Troubleshooting Performance Issues
Zimbra Support has recently been seeing an increase in the number of support cases relating to server performance. These typically consist of a complaint that the server is too slow, without much supporting data. This page exists to help administrators gather the data that Zimbra will be requesting to help resolve the issue. The data listed here is by no means exhaustive, but will provide a good starting place for troubleshooting the problem.
mailbox.log and zimbra.log
Zimbra Support will likely need to see the /opt/zimbra/log/mailbox.log file and possibly /var/log/zimbra.log from the system. These files contain the basic operation data from the system, and can tell us if the server has something seriously wrong with it. They can also be correlated against other collected data to give a complete picture of the workings of the system.
mysql_error.log and myslow.log
These files are both located in /opt/zimbra/log on the mail store server. They contain information about the health of the mysql database. If there is data corruption or another problem causing direct mysql errors, events will be logged in mysql_error.log. If certain search requests are taking longer to complete than others, they will be logged in myslow.log.
This file contains startup information for mailboxd and thread dumps created whenever mailboxd is shut down. If a server goes completely nonresponsive and is restarted, the thread dump captured here will tell us if there are certain threads blocking other threads' access to critical data elements. Frequently slow behavior can be caused by these thread locks.
In some cases, it may be necessary to monitor garbage collection and other operations at the Java VM level. To enable this logging, add the following to mailboxd_java_options using zmlocalconfig: "-verbose:gc -XX:+PrintGCDetails -XX:+PrintGCTimeStamps -XX:+PrintGCApplicationStoppedTime"
Zmstats runs constantly on all current Zimbra systems. It monitors various Zimbra components as well as the system as a whole to give a good picture of how the system is performing over time. Stats charts are extremely useful for troubleshooting performance issues and can often point to a bottleneck on the system itself or to specific problems in the mailboxd Java VM.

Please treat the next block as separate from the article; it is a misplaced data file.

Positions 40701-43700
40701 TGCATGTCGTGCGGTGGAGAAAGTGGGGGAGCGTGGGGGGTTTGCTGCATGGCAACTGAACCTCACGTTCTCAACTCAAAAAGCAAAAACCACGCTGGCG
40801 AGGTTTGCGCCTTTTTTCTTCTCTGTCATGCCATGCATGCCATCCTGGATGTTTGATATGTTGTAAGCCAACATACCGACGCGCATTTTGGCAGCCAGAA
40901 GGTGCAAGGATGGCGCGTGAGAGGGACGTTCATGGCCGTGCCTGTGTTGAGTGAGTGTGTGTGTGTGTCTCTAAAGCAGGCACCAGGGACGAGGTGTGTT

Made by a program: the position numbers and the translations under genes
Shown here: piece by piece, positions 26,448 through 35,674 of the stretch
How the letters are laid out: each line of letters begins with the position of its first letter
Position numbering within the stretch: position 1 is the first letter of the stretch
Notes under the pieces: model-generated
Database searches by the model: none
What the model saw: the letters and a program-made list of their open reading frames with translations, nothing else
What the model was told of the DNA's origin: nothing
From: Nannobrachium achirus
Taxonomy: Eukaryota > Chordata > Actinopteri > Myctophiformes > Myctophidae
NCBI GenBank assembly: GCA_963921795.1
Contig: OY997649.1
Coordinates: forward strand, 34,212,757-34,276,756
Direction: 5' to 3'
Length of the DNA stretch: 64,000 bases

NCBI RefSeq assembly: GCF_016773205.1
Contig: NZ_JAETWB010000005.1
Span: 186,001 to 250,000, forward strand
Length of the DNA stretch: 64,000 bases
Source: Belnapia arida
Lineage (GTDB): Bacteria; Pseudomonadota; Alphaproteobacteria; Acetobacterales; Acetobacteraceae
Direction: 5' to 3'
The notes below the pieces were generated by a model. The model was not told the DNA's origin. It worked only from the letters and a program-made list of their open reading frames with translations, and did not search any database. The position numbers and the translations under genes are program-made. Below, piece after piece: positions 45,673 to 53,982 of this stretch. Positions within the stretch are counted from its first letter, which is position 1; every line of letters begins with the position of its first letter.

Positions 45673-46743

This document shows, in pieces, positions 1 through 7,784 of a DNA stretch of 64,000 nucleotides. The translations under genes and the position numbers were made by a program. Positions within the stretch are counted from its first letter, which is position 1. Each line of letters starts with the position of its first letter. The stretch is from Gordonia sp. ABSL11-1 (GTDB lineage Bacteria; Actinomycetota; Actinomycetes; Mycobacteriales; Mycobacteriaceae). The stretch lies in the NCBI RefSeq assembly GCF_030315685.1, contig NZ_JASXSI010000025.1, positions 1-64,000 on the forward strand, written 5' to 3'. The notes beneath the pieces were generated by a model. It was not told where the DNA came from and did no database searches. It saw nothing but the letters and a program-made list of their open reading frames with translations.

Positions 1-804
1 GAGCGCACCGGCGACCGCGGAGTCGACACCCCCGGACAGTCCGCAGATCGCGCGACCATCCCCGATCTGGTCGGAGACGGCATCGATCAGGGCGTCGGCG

To generate a stat chart, run the following:
zmstat-chart -s /opt/zimbra/zmstat/<date> -d <output directory>
The date is in the format 'YYYY-MM-DD'. Generally when troubleshooting a performance problem, Zimbra Support will need to see several days' worth of statistics data, as well as the log files and possibly thread dumps from the same time period.
A thread dump is a printout of the status of all the running threads in the mailboxd process at a specific point in time. A thread dump allows Zimbra engineers to see how the system is operating, what each thread is doing, and what data elements are being accessed by individual threads. If a performance bottleneck is not identifiable from the stat charts alone, it may be necessary to generate a periodic thread dump.
The following script generates five thread dumps within one minute:
#!/bin/bash # # Dump 5 threads and proc stats for mailboxd Java PID in one minute. # Daily output written to /tmp/zmperiodic-YYYYMMDD # # Execute the script with cron # crontab: * * * * * /tmp/zmperiodic.sh DUMPDIR="/tmp/zmperiodic-$(date '+%Y%m%d')" if [ ! -d $DUMPDIR ] then mkdir $DUMPDIR fi for ((i=0; i<5; i++)) do echo "" > /opt/zimbra/log/zmmailboxd.out STAMP=$(date '+%Y%m%d.%H%M%S') JPID=$(cat /opt/zimbra/log/zmmailboxd_java.pid) kill -3 $JPID sleep 1 cp /opt/zimbra/log/zmmailboxd.out $DUMPDIR/zmmailboxd.out-$STAMP cat /proc/$JPID/task/*/stat > $DUMPDIR/proc-stats-$STAMP if [ $i -ne 4 ] then sleep 11 else exit fi done
It should be placed in cron so that it runs every minute. The output data will be placed in a directory named /tmp/zmperiodic-YYYYMMDD. This data will consist of thread dumps along with thread data from /proc.